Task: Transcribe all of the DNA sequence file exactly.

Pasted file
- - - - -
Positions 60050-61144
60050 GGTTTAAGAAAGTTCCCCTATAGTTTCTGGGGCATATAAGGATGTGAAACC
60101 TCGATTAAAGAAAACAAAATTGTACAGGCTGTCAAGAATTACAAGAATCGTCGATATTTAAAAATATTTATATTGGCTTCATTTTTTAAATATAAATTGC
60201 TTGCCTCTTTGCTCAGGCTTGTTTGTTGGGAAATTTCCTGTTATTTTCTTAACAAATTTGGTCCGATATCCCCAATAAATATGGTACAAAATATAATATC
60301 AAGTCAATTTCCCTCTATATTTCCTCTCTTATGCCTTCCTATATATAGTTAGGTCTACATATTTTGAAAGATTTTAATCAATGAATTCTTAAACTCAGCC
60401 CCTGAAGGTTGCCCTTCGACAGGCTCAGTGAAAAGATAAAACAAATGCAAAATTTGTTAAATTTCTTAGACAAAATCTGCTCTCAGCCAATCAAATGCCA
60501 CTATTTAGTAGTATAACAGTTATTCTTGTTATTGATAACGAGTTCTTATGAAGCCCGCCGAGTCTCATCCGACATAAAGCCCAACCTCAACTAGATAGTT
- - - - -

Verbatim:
Positions 60050-61144
60050 GGTTTAAGAAAGTTCCCCTATAGTTTCTGGGGCATATAAGGATGTGAAACC
60101 TCGATTAAAGAAAACAAAATTGTACAGGCTGTCAAGAATTACAAGAATCGTCGATATTTAAAAATATTTATATTGGCTTCATTTTTTAAATATAAATTGC
60201 TTGCCTCTTTGCTCAGGCTTGTTTGTTGGGAAATTTCCTGTTATTTTCTTAACAAATTTGGTCCGATATCCCCAATAAATATGGTACAAAATATAATATC
60301 AAGTCAATTTCCCTCTATATTTCCTCTCTTATGCCTTCCTATATATAGTTAGGTCTACATATTTTGAAAGATTTTAATCAATGAATTCTTAAACTCAGCC
60401 CCTGAAGGTTGCCCTTCGACAGGCTCAGTGAAAAGATAAAACAAATGCAAAATTTGTTAAATTTCTTAGACAAAATCTGCTCTCAGCCAATCAAATGCCA
60501 CTATTTAGTAGTATAACAGTTATTCTTGTTATTGATAACGAGTTCTTATGAAGCCCGCCGAGTCTCATCCGACATAAAGCCCAACCTCAACTAGATAGTT